It has been a great year for virtue signalling but the opportunity to become holier-than-thou has so far passed me by. Next year, that is going to change. I am going green. I live in the Hertfordshire countryside and look out on lots of greenery.

But I have recently noticed new roads and property developments sprouting up.

This destruction of nature seems to be ‘"greenwashed" with logos, such as from the Environment Agency. But next year, rather than just complaining, I will calculate my carbon footprint and work out how to nullify it.

First, I will find out what it means – it all sounds mumbo-jumbo to me – and how I can calculate my personal pollution. I will then draw up a plan. Perhaps I will plant trees, recycle more (cutting down on plastics) and use my bicycle rather than car.

I aim to shop for more locally produced food, make sure I use a green energy supplier and cut down on energy and water waste.

I am determined to take control of my numerous pension pots in 2020.

Having spent the past 20 years switching back and forth in my working life between being a salaried employee and a freelancer, I now have eight different pensions, the paperwork of which is to be found in various files and boxes scattered around my home.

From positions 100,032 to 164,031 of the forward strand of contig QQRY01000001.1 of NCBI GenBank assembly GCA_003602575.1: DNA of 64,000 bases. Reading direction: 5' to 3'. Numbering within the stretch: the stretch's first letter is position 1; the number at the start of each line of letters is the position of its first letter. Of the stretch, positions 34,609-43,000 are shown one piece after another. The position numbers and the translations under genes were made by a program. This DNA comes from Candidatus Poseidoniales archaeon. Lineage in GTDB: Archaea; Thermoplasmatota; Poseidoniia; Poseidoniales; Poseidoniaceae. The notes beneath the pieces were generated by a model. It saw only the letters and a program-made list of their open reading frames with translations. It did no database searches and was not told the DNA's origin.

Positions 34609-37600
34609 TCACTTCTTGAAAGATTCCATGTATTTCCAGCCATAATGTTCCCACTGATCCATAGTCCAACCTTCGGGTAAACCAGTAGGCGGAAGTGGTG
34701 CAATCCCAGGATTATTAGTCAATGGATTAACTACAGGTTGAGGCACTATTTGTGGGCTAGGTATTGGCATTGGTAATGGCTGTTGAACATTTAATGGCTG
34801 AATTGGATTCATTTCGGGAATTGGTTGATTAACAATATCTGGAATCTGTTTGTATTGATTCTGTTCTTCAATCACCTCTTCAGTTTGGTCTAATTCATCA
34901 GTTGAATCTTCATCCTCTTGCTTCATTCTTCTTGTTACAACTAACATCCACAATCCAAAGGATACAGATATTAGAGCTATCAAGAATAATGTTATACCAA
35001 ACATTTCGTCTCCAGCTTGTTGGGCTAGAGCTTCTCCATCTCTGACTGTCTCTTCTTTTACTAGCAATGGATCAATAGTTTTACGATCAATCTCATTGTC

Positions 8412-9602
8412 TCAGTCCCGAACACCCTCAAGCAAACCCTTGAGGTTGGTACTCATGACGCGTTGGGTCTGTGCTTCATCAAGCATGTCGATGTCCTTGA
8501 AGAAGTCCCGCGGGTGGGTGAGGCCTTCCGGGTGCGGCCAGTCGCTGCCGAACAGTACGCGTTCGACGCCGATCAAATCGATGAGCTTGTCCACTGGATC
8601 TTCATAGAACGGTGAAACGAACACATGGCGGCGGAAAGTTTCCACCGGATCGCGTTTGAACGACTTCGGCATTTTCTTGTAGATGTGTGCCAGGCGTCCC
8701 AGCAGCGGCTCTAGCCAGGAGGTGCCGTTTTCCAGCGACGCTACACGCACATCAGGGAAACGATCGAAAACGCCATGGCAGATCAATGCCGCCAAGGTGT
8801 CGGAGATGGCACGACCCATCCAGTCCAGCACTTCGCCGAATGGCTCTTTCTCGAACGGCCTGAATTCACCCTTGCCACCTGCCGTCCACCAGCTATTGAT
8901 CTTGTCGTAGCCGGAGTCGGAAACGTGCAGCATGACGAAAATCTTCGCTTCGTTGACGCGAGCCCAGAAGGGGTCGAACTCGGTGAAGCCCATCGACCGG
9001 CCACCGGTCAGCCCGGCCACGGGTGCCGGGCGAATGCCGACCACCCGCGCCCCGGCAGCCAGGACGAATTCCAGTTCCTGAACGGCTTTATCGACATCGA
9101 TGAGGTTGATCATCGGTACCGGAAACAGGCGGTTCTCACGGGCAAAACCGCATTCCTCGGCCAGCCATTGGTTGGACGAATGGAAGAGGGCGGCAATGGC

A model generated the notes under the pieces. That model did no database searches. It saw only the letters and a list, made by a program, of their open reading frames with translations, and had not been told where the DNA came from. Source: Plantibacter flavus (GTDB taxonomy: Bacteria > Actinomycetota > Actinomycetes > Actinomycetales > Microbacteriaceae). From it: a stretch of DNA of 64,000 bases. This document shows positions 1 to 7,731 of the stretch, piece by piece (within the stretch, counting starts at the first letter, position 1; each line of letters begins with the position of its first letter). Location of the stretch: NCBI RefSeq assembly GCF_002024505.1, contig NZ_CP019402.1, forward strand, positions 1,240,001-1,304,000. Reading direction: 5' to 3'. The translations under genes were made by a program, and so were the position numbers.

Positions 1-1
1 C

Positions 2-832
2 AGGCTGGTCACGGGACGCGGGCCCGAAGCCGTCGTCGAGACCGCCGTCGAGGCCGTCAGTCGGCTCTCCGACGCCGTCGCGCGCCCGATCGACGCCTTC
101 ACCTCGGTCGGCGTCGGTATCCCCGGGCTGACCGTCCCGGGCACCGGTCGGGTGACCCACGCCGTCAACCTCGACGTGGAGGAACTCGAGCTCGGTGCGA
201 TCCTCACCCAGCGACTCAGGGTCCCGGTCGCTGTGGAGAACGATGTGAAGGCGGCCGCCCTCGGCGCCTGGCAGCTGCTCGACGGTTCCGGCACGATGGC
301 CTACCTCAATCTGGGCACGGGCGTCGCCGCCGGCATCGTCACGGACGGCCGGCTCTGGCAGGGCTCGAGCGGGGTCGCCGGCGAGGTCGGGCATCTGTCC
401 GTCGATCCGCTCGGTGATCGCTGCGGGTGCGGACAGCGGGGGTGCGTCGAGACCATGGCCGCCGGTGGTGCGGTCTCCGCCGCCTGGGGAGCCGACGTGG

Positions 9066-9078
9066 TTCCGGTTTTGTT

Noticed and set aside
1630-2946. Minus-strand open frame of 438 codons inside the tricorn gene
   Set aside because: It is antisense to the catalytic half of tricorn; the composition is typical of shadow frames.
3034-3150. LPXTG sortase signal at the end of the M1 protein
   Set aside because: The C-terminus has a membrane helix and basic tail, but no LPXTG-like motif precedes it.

They are a right hotch-potch. Some are defined benefit – meaning I am on the way to earning myself a pension based on the number of years I worked for the company and my leaving salary.

Others are defined contribution which have a monetary value. Some seem worth quite a bit, others a hundred pounds at best.

I’ve no idea what they’re worth in total or what they’re invested in. Nor do I know what fees I am paying, nor whether I should leave them as they are or attempt to consolidate them – if that’s actually even possible.

The prospect of tackling such a mountain of paperwork makes my heart sink, but I know that the moment I get a grip on my pension pile I will feel more confident about my financial future.

It’s been on my to-do list for far too long.

The year 2020 is when my pensions are going to get back on track. I might even seek the advice of a qualified adviser who knows pensions inside out.

But did they all keep their promises from this time last year?

I have been quite impressed with myself this year on the raising money for charity front (my New Year’s resolution for 2019). I’ve been true to my word and raised quite a lot of dosh.

In April, I raised a healthy five-figure sum for Brathay Trust, a Cumbrian-based charity (brathay.org.uk) that helps disadvantaged children get a good start in life.

It was a rather painful fund-raising effort, involving a somewhat tortuous 26.2 miles of running, walking and hobbling around the streets of London. I’ve done the London Marathon a few times before, but never has it hurt so much.

Only the need to keep going in order for the donations to flow into Brathay got me to the end.

I also raised a four-figure sum for charity Prostate Cancer UK, this time by running the Royal Parks half-marathon in October – a course that takes you through Hyde Park and Kensington Gardens in London as well as alongside Green Park and St James’s Park.